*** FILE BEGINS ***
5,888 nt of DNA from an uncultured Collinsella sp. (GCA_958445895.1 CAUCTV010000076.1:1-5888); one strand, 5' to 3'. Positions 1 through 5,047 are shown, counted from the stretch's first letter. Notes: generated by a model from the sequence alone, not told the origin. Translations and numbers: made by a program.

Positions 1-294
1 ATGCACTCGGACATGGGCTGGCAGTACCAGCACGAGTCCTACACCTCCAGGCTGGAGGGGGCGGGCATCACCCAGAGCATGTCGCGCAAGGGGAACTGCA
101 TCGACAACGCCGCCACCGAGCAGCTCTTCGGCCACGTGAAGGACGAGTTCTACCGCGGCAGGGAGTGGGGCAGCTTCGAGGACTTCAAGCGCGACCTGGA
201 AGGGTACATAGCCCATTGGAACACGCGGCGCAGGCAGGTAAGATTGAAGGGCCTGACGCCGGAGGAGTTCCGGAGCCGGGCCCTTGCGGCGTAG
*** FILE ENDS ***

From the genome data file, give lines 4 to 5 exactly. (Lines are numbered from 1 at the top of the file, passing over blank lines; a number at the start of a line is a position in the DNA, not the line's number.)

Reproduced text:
101 TCGACAACGCCGCCACCGAGCAGCTCTTCGGCCACGTGAAGGACGAGTTCTACCGCGGCAGGGAGTGGGGCAGCTTCGAGGACTTCAAGCGCGACCTGGA
201 AGGGTACATAGCCCATTGGAACACGCGGCGCAGGCAGGTAAGATTGAAGGGCCTGACGCCGGAGGAGTTCCGGAGCCGGGCCCTTGCGGCGTAG